When does severe childhood obesity become a child protection issue?

Shirley M Alexander, Louise A Baur, Roger Magnusson and Bernadette Tobin
Med J Aust 2009; 190 (11): . || doi: 10.5694/j.1326-5377.2009.tb02610.x
Published online: 1 June 2009

In reply: Primum non nocere means both “first, do no harm” and “above all, do no harm”. We acknowledge there may be both potential harms (the most significant being removal of the child from the family) as well as hoped-for benefits in involving child protection services in cases of severe childhood obesity. Though we strenuously oppose notification of child protection authorities as a general policy, we raised the idea that, in exceptional circumstances, health care professionals may nonetheless have a professional and legal obligation at least to consider notifying such authorities. We did so cautiously because we fear an exception becoming a rule, particularly in services such as ours where we frequently care for children very like the “child” we describe.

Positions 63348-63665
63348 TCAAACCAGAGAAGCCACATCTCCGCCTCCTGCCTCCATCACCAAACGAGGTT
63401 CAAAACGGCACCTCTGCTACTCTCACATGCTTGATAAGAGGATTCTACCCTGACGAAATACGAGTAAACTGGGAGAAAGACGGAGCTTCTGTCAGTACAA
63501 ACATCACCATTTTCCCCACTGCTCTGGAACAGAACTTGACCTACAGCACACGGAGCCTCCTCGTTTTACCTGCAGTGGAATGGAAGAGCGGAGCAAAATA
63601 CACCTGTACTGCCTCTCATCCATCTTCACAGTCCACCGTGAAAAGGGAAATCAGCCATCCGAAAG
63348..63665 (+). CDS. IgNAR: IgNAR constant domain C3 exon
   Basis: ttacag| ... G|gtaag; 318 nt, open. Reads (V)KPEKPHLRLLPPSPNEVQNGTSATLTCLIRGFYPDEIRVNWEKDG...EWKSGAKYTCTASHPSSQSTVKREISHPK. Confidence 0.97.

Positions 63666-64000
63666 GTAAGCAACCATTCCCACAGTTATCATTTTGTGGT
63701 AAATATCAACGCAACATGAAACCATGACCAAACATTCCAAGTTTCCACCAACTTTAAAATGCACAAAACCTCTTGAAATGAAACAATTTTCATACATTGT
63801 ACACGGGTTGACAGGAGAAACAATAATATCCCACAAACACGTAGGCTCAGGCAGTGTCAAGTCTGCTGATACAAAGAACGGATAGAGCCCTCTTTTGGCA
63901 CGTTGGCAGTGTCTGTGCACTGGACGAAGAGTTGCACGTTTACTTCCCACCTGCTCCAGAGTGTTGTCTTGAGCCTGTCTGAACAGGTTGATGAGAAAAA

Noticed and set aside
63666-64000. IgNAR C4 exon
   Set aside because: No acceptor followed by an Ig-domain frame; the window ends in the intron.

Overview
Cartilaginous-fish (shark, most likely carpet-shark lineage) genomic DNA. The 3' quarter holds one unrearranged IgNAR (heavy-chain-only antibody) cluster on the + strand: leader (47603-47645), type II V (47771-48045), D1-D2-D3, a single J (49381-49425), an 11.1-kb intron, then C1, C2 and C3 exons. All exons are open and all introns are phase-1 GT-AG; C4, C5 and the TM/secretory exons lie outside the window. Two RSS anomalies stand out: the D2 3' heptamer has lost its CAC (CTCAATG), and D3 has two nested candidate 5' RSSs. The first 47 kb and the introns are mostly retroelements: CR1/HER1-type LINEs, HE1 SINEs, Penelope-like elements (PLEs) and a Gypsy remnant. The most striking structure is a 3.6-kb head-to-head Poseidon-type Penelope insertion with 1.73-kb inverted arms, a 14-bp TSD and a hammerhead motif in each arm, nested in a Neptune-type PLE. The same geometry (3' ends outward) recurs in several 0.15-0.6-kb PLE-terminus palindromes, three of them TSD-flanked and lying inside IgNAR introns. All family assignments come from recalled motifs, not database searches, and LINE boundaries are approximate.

• Shirley M Alexander1
  • Louise A Baur1,2
  • Roger Magnusson2
  • Bernadette Tobin3

  • 1 Clinical School, The Children’s Hospital at Westmead, Sydney, NSW.
  • 2 University of Sydney, Sydney, NSW.
  • 3 Plunkett Centre for Ethics, St Vincent’s and Mater Health Sydney, and Australian Catholic University, Sydney, NSW.



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